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In 1880, before the rails reached Hardin County, heavily-forested pine lands, with virgin timber of four or five feet in diameter, were a drag on the market at 25 cents an acre. As soon as the rails and mills began to arrive in 1881, the price of timber lands advanced, but there was quite a variation in price that the proprietors paid, probably because of the distance from the mill and the amount of tram trackage to be laid. In 1887, they paid from 50 cents to $6.00 an acre for four tracts of land, as follows: to U. M. Gilder, $150 for 320 acres; to S. B. Turner, $100 for 160 acres; to P. A. Work, $450 for 640 acres; and to East Texas Land and Improvement Company (the real estate arm of Kountze Brothers, bankers), $1,000 for 160 acres.18

Beginning in 1881, Olive and Sternenberg faced an unknown facet of the lumber industry not previously encountered by them the need to operate a logging tram railroad. Although they had previously logged the southeast Hardin County forests for the Centennial mill, all timber removed by them had been so near to the Neches River and its tributaries that only mules and oxen had been needed. Hence, after building the Sunset mill they purchased a locomotive, five flat cars, and railroad iron. By 1889, the Sunset tram was five miles long.19

By 1887, however, Olive and Sternenberg had grown weary of the logging end of the lumber industry. On December 31, 1887, they signed an indenture with two logging contractors, Gustav Linderman and J. S. Davis, to supply logs to the mill for $2.20 per thousand feet, log measure. The sawmillers agreed to furnish supplies and maintenance for the tram, and the contractors agreed to buy for $7,200 all of Olive and Sternenberg’s forest equipment, including 29 mules, 22 yokes of oxen, as well as harness, saws, axes, cant hooks, and sundry items.20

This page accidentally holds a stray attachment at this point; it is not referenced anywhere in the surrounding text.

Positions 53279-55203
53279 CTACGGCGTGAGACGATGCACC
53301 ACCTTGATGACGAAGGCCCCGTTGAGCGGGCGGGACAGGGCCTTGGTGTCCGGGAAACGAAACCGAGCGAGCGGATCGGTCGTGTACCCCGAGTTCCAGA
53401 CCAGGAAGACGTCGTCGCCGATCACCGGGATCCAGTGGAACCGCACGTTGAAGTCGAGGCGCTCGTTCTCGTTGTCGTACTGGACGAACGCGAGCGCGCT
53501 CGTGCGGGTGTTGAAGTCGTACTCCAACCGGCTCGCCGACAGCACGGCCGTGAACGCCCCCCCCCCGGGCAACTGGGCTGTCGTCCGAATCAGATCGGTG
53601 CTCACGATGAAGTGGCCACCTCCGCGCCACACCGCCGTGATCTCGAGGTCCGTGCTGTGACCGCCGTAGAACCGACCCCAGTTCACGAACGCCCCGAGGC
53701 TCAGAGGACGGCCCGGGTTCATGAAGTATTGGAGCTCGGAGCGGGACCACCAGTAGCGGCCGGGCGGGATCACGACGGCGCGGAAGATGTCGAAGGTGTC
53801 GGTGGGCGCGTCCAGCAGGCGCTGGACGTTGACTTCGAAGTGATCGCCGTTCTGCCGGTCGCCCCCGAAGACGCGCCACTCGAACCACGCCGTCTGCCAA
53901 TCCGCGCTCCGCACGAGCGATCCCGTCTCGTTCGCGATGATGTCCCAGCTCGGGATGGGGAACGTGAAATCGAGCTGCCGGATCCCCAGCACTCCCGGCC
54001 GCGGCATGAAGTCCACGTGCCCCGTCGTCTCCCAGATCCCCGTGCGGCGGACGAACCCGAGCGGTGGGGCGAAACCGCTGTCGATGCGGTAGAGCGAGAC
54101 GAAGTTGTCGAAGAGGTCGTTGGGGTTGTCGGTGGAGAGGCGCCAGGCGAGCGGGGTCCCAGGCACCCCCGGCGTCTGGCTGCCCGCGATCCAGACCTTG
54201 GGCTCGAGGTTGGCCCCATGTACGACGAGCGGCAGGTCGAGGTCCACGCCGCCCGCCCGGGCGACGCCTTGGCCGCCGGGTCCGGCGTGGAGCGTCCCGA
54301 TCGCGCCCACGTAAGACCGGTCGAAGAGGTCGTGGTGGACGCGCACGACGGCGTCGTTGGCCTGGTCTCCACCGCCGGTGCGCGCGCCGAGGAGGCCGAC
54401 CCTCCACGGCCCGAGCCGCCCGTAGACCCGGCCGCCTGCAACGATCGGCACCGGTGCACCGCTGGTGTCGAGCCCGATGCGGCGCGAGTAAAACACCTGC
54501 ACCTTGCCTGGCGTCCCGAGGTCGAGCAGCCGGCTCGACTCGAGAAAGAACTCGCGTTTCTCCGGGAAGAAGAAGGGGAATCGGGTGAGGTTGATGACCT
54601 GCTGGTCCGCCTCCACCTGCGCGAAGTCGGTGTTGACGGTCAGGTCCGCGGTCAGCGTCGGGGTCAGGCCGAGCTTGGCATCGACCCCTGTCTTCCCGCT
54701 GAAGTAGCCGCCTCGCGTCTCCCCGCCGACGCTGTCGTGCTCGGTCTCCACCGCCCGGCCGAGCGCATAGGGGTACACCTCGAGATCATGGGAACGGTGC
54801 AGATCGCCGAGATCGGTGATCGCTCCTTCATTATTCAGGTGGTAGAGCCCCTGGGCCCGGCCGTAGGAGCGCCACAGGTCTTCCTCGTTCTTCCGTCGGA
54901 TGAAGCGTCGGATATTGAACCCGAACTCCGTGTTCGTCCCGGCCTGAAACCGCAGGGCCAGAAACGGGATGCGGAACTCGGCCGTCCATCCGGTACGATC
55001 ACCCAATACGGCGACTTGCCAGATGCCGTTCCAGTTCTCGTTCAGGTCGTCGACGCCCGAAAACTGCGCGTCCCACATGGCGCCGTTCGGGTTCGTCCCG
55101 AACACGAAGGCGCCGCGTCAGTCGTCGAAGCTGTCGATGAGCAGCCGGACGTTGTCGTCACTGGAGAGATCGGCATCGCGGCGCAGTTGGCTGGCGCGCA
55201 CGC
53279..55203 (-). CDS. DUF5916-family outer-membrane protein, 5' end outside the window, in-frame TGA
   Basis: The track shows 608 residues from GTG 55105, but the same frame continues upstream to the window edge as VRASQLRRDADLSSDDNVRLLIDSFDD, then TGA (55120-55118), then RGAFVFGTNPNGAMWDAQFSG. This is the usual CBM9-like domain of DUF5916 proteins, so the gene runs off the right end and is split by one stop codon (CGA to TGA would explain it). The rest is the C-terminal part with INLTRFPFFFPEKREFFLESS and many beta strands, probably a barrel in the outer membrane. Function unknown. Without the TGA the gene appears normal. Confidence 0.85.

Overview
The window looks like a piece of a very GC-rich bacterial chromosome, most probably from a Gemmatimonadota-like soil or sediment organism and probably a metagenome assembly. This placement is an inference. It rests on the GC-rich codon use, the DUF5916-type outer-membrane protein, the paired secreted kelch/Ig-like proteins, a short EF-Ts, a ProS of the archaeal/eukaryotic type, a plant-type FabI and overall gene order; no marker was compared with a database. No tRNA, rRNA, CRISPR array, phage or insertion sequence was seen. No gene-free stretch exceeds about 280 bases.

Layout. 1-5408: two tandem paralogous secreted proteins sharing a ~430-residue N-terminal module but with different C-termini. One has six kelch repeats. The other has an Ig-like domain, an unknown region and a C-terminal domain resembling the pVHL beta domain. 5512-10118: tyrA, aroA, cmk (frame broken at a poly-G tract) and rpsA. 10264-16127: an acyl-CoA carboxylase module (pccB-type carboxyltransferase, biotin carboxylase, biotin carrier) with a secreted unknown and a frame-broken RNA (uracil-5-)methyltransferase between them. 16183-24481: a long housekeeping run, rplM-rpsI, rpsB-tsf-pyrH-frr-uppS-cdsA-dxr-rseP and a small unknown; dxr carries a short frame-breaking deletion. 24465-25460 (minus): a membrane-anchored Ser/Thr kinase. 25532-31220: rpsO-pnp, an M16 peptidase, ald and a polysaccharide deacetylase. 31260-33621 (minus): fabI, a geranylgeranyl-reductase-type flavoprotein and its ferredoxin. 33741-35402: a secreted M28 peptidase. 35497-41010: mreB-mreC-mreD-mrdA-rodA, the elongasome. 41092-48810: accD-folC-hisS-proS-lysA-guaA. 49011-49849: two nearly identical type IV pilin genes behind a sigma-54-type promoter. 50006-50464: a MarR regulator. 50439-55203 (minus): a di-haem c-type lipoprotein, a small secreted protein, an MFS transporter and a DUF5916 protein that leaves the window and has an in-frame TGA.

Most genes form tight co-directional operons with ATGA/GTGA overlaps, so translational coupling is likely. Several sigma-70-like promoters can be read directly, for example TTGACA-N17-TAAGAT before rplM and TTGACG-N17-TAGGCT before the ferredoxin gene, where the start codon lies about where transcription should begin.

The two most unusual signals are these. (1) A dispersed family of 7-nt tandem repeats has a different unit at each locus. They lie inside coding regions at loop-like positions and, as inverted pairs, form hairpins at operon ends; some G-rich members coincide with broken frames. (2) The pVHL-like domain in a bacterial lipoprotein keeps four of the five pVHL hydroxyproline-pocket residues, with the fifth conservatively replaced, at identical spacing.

In 1889, the proprietors signed a new partnership agreement, admitting two new members, each with a newly-acquired one quarter interest, and detailing the duties of each member. Olive would continue as outside financial agent, buying all lands and timber and selling all manufactures, much of which went to his retail outlets around Waco. Sternenberg would continue to oversee operations, maintenance of mill machinery and the tram road. V. A. Petty, the secretary-treasurer who had just acquired a quarter interest (half of Olive’s half), would continue to keep the books, accept and disburse funds, supervise the company store and saloon and make their purchases, and provide for the payroll, inventories, and profit and loss statements.

18Volume N, pp. 470, 472, 480, 507, August 17 to November 25, 1887, Hardin County, Texas Deed Records.

19Galveston Daily News, July 27, 1889.

20VoIume N, p. 529, Hardin County Deed Records.

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